Shaq Served in FTX Lawsuit After Three-Month Saga

Shaq Served in FTX Lawsuit After Three-Month Saga

NBA legend Shaquille O’Neal has been served in a class-action lawsuit tied to FTX’s collapse.

Attorneys for the plaintiffs in the case — which accuses O’Neal and several other celebrities of promoting a fraudulent company in FTX — said on Twitter Sunday (April 16) that they had presented the basketball player with papers.

“Plaintiffs in the billion $ FTX class action case just served @SHAQ outside his house,” The Moskowitz Law Firm tweeted. “His home video cameras recorded our service, and we made it very clear that he is not to destroy or erase any of these security tapes because they must be preserved for our lawsuit.”

Adam Moskowitz, co-counsel on the FTX lawsuits, told Coindesk that his firm had essentially spent three months chasing O’Neal to serve him with papers, dealing with a situation in which the celebrity pitchman was “hiding and driving away from our process servers.”

As PYMNTS wrote in November, several celebrity endorsers, including Tom Brady, Gisele Bündchen, Stephen Curry, Larry David and FTX founder Sam Bankman-Fried are defendants in a class-action suit that accuses them of promoting unregistered securities.

Earlier this year, the Securities and Exchange Commission (SEC) cautioned celebrities to be careful about endorsing cryptocurrencies.

The commission issued that warning in February after announcing that former NBA star Paul Pierce had agreed to pay a $1.4 million penalty for failing to reveal that he had been paid to endorse the cryptocurrency ethereumMax (EMAX).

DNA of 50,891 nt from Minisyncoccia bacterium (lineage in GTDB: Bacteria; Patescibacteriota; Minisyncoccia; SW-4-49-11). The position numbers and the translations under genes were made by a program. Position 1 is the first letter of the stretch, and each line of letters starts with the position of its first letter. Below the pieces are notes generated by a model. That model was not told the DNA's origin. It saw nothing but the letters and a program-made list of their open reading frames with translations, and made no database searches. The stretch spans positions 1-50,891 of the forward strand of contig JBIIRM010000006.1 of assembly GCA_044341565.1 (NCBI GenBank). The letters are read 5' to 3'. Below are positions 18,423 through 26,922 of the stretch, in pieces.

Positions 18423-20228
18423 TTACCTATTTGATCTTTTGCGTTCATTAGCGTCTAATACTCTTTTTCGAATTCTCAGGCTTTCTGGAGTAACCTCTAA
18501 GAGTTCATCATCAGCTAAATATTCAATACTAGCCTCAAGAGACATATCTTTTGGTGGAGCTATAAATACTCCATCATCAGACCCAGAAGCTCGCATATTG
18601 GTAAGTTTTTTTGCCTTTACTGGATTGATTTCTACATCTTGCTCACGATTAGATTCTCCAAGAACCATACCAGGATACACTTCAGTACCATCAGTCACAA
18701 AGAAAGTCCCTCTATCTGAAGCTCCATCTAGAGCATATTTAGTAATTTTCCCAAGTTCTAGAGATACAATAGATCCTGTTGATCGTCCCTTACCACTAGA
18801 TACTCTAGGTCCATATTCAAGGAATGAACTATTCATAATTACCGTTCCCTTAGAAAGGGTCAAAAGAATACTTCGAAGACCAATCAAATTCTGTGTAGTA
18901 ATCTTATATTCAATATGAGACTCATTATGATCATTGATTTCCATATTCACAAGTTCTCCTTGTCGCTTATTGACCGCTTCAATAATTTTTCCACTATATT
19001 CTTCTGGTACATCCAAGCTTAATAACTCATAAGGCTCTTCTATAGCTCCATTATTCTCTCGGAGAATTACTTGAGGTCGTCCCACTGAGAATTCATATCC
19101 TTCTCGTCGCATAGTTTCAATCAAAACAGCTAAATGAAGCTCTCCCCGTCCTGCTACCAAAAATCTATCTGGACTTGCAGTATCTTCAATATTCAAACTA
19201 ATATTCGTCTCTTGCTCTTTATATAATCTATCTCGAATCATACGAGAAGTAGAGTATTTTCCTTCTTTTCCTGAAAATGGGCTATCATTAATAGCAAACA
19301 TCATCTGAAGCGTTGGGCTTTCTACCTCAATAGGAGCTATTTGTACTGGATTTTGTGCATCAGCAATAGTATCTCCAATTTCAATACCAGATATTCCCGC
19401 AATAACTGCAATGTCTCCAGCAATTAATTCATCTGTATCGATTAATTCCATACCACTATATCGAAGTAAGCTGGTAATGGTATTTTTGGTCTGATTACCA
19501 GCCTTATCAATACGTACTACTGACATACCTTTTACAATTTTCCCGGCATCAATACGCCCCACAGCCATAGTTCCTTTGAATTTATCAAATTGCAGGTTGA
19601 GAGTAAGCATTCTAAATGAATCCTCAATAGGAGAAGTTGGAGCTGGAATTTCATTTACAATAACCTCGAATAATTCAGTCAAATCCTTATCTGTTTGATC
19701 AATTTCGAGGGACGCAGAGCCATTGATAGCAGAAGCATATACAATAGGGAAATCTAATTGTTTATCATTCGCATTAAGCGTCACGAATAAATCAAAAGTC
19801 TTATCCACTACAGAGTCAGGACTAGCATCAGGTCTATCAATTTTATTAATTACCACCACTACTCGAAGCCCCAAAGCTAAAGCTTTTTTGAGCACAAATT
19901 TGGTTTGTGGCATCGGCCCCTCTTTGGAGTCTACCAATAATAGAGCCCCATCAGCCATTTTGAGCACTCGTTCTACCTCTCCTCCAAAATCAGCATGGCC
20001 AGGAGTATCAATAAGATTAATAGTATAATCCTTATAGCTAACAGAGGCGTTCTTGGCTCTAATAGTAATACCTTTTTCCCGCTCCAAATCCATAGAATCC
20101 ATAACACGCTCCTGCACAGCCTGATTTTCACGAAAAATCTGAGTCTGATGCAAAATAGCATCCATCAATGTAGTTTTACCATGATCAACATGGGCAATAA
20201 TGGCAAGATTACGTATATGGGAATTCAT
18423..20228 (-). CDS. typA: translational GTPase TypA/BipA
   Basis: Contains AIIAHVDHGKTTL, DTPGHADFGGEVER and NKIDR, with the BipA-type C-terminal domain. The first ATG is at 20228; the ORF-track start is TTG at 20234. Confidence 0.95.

“This case is yet another reminder to celebrities: The law requires you to disclose to the public from whom and how much you are getting paid to promote investment in securities, and you can’t lie to investors when you tout a security,” SEC Chair Gary Gensler said at the time.

The lawsuit including O’Neal is one island in an ocean of legal action involving FTX and Bankman-Fried, who is accused of masterminding a massive fraud that continues to rock the digital asset world.

In one of the latest wrinkles, officials who took over for Bankman-Fried following his resignation said last week they were considering restarting the exchange. It’s a move PYMNTS called into question in a recent report.

“Any reboot would entail a litany of regulatory and compliance nightmares, and it remains unclear whether the investigative work undertaken was centered around a limited effort meant to assist in processing customer withdrawals, or whether the FTX Debtors are looking to relaunch the entire FTX business,” PYMNTS wrote.

The crypto industry is at a crossroads as it finds itself locked out of the American banking sector — leaving the future home of a re-launched FTX up in the air.

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